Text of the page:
Detecting Clay Seams
November 2015 by Ray MillsBecause the old timers were so good at locating the better paying deposits—most of them along clay seams in this particular area—it makes good sense to try and locate these clay lines at old mining sites.
My first personal experience with placer diamonds was on a gold prospecting trip in Indiana about 8 years ago, when a fellow prospector was cleaning his gold concentrates.
I decided to dig near it to see if there were any more and immediately uncovered others. In total I found a pocket with over 100 crystals in it. I was hooked.
Wouldn’t it be great if you could know if there is gold in the ground without setting foot on the ground? Well you can, to a certain extent, if you can recognize mined ground from unmined.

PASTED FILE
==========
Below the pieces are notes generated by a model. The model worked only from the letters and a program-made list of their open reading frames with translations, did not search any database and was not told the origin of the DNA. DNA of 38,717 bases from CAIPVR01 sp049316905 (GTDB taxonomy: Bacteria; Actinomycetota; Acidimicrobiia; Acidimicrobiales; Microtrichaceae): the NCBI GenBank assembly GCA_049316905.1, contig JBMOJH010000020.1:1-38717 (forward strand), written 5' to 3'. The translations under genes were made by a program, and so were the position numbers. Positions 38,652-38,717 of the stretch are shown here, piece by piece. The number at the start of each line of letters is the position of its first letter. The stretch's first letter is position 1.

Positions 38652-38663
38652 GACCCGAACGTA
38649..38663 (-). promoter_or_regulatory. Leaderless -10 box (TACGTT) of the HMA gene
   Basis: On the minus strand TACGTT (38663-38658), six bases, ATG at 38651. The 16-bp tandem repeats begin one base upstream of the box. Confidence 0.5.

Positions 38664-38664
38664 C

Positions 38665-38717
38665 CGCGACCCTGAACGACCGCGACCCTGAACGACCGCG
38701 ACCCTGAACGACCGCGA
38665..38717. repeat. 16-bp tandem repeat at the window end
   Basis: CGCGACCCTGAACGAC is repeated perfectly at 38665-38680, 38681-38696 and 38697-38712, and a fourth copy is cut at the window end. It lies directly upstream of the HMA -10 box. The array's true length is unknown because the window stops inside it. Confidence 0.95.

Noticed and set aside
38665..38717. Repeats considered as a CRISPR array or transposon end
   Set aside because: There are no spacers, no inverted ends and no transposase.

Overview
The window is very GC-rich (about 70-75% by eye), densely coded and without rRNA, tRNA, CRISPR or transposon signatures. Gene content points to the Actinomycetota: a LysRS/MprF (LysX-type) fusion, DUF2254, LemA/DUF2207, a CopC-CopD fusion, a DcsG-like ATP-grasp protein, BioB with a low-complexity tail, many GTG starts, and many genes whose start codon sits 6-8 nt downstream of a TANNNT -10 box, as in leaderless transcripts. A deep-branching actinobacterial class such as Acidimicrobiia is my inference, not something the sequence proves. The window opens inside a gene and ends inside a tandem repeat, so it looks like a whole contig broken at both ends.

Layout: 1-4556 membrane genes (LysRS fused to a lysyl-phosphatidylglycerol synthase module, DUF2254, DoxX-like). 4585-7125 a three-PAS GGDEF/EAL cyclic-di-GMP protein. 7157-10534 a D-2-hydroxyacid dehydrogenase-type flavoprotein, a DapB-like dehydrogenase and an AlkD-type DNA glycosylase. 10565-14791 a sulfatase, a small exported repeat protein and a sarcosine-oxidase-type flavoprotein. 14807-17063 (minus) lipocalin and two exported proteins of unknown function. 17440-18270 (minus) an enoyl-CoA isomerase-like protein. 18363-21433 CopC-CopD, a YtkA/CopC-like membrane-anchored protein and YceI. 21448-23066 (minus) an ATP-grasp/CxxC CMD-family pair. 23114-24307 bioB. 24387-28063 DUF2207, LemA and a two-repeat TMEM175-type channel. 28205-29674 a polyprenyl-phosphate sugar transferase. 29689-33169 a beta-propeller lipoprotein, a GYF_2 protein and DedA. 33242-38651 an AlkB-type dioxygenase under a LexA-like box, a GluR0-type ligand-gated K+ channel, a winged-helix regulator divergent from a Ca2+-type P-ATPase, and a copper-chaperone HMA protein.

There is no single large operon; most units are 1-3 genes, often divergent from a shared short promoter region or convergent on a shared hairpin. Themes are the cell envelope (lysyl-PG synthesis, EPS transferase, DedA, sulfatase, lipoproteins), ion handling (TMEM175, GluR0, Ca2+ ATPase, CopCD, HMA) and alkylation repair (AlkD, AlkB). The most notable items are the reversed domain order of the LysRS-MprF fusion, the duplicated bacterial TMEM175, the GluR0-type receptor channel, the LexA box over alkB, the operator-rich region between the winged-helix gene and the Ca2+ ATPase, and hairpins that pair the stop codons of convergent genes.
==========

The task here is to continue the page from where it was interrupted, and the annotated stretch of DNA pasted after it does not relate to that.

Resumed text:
Most of the commercial mineral deposits are on the south and southwest part of the range between Minersville and Milford, though small amounts of gold and silver have also been found in iron-rich outcrops in the basalt to the south of Milford.
To get to the gold, the miners had to remove the shale pieces and stack them on the sides while sluicing the remaining material through their boxes.
The gold was very chunky and much of it had quartz attached. Even back then I knew that the gold was very close to its source.
When you approach a location, even if you've been there before, you should consider all the factors and conditions present at the site. This includes both natural and man-made factors.
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